How to Supercharge Your Nmap Scans

| September 17, 2007

For many security professionals, running Nmap scans against critical systems is an everyday occurrence. Unfortunately, waiting for these scans to finally complete is also part of normal life.

It’s possible to get some of that time back. Some simple built-in Nmap command-line options can significantly decrease the time it takes to scan remote devices, even if you’re scanning just one system. With these optimization techniques, I’ve been able to increase some of my Nmap scans so they complete hours faster than the default settings!

The Basics of Nmap Supercharging
Nmap is an incredibly smart program, and it’s designed to adjust and react to almost any network environment. If Nmap finds itself scanning a slow network link, it will slow down to match the network speed. If the target device is on a locally attached 10 gigabit network, then Nmap will run at lightning fast speeds.

The speed of the network between the Nmap host and the remote target is just one of the metrics that Nmap considers during a scan. The total time spent in an Nmap scan is also dependent on these variables:

  • Retransmissions – Most modern networks employ some type of filtering for enhanced security. If a port filtered to a remote device, the filter will simply drop the port probe instead of sending back a negative response. In these situations, Nmap will attempt to contact the target device again to ensure that the packet didn’t disappear through network errors or congestion. Each of these retransmissions takes time, and an extensive number of retransmissions can cause significant scanning delays.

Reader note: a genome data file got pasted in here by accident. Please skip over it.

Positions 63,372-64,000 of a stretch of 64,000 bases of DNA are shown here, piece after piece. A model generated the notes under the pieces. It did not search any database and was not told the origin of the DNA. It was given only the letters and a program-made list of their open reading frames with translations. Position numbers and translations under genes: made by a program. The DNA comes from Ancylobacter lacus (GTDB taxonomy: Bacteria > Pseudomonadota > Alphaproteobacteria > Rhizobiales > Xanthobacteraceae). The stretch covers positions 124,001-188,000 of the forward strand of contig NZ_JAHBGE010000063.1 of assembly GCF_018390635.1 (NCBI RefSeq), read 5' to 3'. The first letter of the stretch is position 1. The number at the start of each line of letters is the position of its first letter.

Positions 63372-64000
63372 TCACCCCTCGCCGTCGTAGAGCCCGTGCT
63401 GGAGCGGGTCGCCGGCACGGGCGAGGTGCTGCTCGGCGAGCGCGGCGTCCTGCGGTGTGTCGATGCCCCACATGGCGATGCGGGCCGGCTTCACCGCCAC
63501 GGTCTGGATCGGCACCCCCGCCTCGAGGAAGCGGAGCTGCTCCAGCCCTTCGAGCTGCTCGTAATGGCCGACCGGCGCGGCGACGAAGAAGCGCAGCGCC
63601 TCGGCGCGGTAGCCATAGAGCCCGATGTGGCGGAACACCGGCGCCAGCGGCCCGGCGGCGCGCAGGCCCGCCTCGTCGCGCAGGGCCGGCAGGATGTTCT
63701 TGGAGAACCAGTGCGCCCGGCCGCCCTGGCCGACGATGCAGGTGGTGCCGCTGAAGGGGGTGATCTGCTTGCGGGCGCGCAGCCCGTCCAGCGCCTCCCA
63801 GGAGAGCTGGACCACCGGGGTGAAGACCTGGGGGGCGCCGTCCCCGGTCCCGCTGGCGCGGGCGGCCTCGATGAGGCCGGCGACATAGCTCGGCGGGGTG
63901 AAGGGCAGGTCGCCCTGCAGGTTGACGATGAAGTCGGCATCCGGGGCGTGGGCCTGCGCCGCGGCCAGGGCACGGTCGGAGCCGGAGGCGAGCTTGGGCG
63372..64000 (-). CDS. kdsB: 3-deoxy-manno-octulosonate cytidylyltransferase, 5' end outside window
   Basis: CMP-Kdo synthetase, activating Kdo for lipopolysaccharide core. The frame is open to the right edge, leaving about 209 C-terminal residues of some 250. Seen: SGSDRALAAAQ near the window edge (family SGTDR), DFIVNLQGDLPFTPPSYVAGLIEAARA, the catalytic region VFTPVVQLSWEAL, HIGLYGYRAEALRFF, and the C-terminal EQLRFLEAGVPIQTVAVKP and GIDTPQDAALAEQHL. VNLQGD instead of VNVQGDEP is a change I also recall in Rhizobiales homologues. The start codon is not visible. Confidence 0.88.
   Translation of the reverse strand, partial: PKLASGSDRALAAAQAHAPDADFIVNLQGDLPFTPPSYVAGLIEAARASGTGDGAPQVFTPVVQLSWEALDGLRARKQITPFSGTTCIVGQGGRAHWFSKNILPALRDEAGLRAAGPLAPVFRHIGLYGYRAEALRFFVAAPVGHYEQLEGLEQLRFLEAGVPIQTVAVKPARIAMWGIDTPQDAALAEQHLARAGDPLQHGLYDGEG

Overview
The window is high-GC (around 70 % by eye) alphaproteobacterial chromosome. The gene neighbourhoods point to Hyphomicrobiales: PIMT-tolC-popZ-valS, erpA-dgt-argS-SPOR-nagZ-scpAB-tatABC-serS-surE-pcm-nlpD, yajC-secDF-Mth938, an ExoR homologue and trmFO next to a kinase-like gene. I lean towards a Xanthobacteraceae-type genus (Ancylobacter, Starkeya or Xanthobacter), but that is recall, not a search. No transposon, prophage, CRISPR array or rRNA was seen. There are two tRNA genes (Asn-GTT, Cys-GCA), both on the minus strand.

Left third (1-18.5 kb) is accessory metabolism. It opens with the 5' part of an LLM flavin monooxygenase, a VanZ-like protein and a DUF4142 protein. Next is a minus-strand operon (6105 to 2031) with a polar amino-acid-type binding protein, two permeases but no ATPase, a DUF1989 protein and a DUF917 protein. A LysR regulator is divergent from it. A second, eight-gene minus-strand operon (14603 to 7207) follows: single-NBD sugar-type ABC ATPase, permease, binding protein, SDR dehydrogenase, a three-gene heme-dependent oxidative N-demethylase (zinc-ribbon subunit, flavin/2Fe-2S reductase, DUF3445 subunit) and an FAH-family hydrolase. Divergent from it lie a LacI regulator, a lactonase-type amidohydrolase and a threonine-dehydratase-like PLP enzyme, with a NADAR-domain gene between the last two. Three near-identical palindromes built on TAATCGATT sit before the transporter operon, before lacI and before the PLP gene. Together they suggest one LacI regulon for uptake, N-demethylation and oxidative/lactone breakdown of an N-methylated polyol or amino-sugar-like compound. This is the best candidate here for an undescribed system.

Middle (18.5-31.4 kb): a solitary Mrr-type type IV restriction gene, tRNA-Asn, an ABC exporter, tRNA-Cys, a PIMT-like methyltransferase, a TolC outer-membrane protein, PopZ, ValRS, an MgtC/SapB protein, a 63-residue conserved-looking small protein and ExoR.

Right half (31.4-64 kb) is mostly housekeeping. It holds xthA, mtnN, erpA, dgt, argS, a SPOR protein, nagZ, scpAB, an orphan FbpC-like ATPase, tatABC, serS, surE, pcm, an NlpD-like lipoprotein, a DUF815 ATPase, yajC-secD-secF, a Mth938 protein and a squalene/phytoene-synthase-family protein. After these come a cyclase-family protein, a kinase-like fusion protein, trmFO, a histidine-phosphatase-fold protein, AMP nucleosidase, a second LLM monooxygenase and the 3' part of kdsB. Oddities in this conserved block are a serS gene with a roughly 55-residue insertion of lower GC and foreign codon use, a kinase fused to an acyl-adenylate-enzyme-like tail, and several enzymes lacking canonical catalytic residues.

• Host delays – Some target devices employ throttling techniques that identify port scans and react by intentionally delaying the responses. A single device could hold up the entire Nmap scanning process for all of the other target devices.
  • Simultaneous host scans – Are you still scanning one device at a time? Nmap can scan multiple devices simultaneously, and one simple command allows you to set the wheels in motion.
  • Parallel port scanning – A default host scan often involves scanning thousands of different ports, and the number of simultaneous port scans can contribute heavily to the total scan time.
  • Delays between port probes – Nmap’s advanced scanning engine is designed to put the right amount of delay between each port probe. These delays are customizable, and a slight “overclocking” of the scanning rate can often tweak the total scan time to be a bit faster.

You’ve got complete control over the Nmap scan, including the number of simultaneous device scans, number of simultaneous port probes, and the delays between each of these probes.

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Category: Nmap

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